Much has been made of Interpol's homage to Ian Curtis and Joy Division in their music, and although Franz Ferdinand's music is not as close to Interpol and Joy Division as some people have noted, their very odd choice of a band name echoes that of Joy Division. Of course, Joy Division took its name from the name used by Nazis for concentration camp brothels during World War II. Franz Ferdinand, likewise, is named after Archduke Franz Ferdinand, whose 1914 assassination in Sarajevo ignited the first World War. Why a bunch of effete Glaswegian art students would name their hip rock band that is anybody's guess.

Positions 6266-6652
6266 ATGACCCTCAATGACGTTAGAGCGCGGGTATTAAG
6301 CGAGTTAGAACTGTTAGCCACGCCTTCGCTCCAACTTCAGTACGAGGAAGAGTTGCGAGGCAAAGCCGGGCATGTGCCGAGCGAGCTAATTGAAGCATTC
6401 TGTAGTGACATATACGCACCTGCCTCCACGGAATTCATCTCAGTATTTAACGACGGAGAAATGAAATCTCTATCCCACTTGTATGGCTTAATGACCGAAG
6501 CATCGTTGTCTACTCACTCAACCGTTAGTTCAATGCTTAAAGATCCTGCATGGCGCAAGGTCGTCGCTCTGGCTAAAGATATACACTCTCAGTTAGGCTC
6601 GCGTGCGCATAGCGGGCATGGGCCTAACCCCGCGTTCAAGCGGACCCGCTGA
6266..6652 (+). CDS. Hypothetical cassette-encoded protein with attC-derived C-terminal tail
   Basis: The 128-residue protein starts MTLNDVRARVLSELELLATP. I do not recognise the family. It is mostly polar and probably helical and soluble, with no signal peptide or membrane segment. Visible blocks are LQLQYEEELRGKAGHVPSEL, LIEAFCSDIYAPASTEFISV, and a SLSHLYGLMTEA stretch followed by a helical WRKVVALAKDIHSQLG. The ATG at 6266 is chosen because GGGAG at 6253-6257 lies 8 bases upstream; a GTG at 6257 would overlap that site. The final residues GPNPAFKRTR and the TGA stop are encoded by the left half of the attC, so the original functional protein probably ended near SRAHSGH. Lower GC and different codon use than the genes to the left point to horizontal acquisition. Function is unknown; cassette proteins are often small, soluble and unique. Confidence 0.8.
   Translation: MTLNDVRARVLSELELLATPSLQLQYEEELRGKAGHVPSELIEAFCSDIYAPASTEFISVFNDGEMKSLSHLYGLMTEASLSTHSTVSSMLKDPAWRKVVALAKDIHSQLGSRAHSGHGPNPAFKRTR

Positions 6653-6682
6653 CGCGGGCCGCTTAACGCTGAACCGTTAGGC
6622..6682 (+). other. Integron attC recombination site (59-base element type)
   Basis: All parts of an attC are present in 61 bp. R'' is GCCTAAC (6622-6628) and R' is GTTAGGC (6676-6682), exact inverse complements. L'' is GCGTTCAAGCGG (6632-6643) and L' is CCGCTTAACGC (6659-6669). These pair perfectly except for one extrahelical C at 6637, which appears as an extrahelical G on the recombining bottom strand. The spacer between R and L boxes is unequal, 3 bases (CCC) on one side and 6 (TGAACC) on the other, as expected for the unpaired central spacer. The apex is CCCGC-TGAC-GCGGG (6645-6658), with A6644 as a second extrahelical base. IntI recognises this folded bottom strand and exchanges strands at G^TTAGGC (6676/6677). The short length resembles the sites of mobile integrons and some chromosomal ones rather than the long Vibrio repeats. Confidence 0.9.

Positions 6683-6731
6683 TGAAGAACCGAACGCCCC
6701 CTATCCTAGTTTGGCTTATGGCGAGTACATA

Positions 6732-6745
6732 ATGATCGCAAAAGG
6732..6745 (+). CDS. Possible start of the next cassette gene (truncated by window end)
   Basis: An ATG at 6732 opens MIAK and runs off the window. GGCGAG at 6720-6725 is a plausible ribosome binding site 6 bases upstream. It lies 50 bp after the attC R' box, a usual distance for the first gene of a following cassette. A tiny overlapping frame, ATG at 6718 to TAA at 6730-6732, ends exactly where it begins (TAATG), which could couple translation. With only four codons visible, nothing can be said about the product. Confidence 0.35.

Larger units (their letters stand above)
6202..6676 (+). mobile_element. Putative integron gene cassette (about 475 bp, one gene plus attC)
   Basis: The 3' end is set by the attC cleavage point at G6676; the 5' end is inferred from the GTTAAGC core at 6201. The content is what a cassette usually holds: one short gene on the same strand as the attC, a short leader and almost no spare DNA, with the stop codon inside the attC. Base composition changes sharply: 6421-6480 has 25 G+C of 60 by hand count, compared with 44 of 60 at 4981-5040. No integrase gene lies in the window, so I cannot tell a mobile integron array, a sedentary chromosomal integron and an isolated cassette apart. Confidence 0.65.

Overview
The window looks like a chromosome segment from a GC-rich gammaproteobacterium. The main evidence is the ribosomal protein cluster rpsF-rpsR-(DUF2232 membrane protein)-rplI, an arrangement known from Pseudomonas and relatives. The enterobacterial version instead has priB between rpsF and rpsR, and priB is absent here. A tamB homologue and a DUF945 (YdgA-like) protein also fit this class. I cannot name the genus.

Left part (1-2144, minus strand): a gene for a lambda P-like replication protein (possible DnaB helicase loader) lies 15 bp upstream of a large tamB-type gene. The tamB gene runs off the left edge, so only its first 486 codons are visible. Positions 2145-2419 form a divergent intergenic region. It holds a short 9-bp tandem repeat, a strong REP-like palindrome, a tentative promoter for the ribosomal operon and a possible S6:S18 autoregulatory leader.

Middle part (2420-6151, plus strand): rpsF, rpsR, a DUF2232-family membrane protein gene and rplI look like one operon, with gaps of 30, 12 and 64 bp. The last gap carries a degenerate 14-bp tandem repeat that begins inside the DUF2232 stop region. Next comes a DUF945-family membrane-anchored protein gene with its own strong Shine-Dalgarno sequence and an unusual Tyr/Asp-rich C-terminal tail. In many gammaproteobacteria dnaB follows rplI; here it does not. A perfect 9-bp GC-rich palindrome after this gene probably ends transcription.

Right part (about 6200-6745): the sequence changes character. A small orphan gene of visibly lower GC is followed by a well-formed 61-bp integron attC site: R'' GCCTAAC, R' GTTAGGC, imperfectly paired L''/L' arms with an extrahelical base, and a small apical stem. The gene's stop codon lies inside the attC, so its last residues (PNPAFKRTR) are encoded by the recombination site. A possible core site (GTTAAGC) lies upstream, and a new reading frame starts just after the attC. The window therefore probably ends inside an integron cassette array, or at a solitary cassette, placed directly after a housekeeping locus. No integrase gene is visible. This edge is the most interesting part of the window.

So what does Franz Ferdinand bring to the table, besides the silly moniker? To put it simply, their new self-titled album is the most musically rich, catchy, smartly written "new new wave" record since Interpol's Turn on the Bright Lights. However, the one thing that separates this band from the rest of their peers is, these boys can kick some serious ass. Unlike the majestic, chiming, echoing sounds of Interpol, Franz Ferdinand packs a huge wallop on record: the sound is booming at times, as jarring guitar licks by Nick McCarthy and guitarist/singer Alex Kapranos slice through the pulsating beats of drummer Paul Thomson. What dominates this album, though, is the bass playing of Bob Hardy. His melodic bass lines, situated right up front in the mix, almost drowning out the guitars, carry each song, ranging in style from dub-inspired sounds (think Paul Simonon of The Clash), to straight disco, to simpler, Buzzcocks style punk.